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Universal Monsters: Son of Dracula (1943)


If there’s anything worse than Lon Chaney Jr. as Frankenstein’s monster, it’s Lon Chaney Jr. as Dracula. With his pencil mustache and brunette hair, he’s as American as apple pie, yet in Son of Dracula (1943) he’s meant to portray a Hungarian count. He’s as different from Bela Lugosi as an actor could be. However, when he’s off screen, the movie is even worse without him.

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I don’t know why the movie’s called “Son” of Dracula. There’s nothing in the story to indicate Chaney is anyone else, although he’s called “Count Alucard” (Dracula backwards). It could as easily be called, “Gone with the Count,” as the vampire finds his food supply drying up overseas and settles on a plantation in the Deep South. Here, he thinks he has an ally in Katherine Caldwell (Louise Allbritton).

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She really wants to double-cross him, though, and steal eternal life for herself and her lifelong beau, Frank Stanley (Robert Paige). Her sister, Claire (Evelyn Ankers), Doctor Brewster (Frank Craven) and Professor Lazlo (J. Edward Bromberg) are their foils, although they’d rather sit around and rehash vampire lore than get out and do anything about it.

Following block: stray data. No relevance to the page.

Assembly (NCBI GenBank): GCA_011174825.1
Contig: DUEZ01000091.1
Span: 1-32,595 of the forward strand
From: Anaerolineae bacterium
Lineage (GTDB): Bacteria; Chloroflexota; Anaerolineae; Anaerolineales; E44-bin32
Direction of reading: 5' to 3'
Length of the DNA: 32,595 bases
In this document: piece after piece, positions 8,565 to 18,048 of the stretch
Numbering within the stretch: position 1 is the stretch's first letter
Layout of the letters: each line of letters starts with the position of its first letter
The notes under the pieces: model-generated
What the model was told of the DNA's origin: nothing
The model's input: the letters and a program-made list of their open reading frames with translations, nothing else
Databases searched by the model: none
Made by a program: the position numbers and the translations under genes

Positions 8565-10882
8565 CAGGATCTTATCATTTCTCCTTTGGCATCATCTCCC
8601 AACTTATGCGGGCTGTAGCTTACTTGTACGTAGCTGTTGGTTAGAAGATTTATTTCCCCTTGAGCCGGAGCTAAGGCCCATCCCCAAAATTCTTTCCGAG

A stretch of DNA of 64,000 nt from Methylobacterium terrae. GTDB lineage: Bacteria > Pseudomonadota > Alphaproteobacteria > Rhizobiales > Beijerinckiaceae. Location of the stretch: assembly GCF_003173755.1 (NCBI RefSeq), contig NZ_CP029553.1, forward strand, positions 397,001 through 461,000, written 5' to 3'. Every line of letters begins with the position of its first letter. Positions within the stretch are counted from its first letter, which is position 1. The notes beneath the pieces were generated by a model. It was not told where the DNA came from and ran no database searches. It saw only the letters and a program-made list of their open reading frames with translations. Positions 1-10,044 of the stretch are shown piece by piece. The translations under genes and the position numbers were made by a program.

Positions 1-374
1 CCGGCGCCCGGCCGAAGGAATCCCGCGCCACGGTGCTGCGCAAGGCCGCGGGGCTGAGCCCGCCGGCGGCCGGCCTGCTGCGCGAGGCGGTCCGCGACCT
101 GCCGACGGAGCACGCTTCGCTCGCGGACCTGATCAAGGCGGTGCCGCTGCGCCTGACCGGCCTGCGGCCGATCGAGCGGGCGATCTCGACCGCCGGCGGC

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It had been seven years since the last Dracula movie, Dracula’s Daughter. That’s the only reason I can think for the remedial lessons about vampires in Son of Dracula. There’s not really any revisionist history or new information. However, Dracula can now hunch his shoulders, back toward the camera, and then transform into an animated bat that flies away from the camera.

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He and Katherine can also both materialize out of mist, a trick that she takes advantage of in the movie’s one clever scene. She visits Frank in jail after he’s confessed to accidentally killing her, then disappears when the guard checks on him. The guard then says that Frank is talking to himself in two different voices. This reinforces the idea that he’s gone a little nuts.

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I don’t have much more to say about Son of Dracula. I thought it was silly and boring. It can easily be left out of the other Universal Monsters movies because it doesn’t purposely fit into their ongoing continuity. I suppose it’s notable for Chaney, considering that he’d now portrayed all the heavy hitters: the Wolf Man, Frankenstein’s Monster and the Mummy.

Written by Eric Taylor

Directed by Robert Siodmak

Starring Lon Chaney, Jr., Evelyn Ankers, Robert Paige, Louise Allbritton, Frank Craven

RT 80 min.

US Release Date Nov. 5, 1943

Home Video Universal Studios Home Entertainment